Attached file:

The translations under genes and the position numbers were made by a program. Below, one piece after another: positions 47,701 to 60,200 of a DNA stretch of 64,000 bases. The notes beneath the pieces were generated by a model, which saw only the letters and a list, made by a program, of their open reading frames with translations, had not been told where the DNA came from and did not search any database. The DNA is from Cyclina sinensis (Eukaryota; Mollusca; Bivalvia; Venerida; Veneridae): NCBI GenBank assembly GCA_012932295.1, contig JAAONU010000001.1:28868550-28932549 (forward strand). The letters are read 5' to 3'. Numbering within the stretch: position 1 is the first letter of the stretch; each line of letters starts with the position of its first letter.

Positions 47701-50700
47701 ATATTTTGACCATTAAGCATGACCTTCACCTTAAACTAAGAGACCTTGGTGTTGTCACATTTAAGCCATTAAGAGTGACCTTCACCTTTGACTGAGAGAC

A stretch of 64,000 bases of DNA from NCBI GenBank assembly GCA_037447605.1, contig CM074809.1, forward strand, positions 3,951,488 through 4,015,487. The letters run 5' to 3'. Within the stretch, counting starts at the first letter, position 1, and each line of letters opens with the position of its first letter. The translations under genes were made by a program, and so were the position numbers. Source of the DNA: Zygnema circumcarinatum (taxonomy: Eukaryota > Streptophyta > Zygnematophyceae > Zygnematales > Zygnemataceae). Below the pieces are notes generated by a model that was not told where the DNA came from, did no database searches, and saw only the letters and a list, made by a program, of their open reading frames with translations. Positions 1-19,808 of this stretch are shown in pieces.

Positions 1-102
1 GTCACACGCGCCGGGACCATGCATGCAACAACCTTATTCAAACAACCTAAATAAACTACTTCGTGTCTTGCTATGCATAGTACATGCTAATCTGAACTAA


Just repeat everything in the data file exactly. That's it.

The translations under genes and the position numbers were made by a program. Below, one piece after another: positions 47,701 to 60,200 of a DNA stretch of 64,000 bases. The notes beneath the pieces were generated by a model, which saw only the letters and a list, made by a program, of their open reading frames with translations, had not been told where the DNA came from and did not search any database. The DNA is from Cyclina sinensis (Eukaryota; Mollusca; Bivalvia; Venerida; Veneridae): NCBI GenBank assembly GCA_012932295.1, contig JAAONU010000001.1:28868550-28932549 (forward strand). The letters are read 5' to 3'. Numbering within the stretch: position 1 is the first letter of the stretch; each line of letters starts with the position of its first letter.

Positions 47701-50700
47701 ATATTTTGACCATTAAGCATGACCTTCACCTTAAACTAAGAGACCTTGGTGTTGTCACATTTAAGCCATTAAGAGTGACCTTCACCTTTGACTGAGAGAC

A stretch of 64,000 bases of DNA from NCBI GenBank assembly GCA_037447605.1, contig CM074809.1, forward strand, positions 3,951,488 through 4,015,487. The letters run 5' to 3'. Within the stretch, counting starts at the first letter, position 1, and each line of letters opens with the position of its first letter. The translations under genes were made by a program, and so were the position numbers. Source of the DNA: Zygnema circumcarinatum (taxonomy: Eukaryota > Streptophyta > Zygnematophyceae > Zygnematales > Zygnemataceae). Below the pieces are notes generated by a model that was not told where the DNA came from, did no database searches, and saw only the letters and a list, made by a program, of their open reading frames with translations. Positions 1-19,808 of this stretch are shown in pieces.

Positions 1-102
1 GTCACACGCGCCGGGACCATGCATGCAACAACCTTATTCAAACAACCTAAATAAACTACTTCGTGTCTTGCTATGCATAGTACATGCTAATCTGAACTAA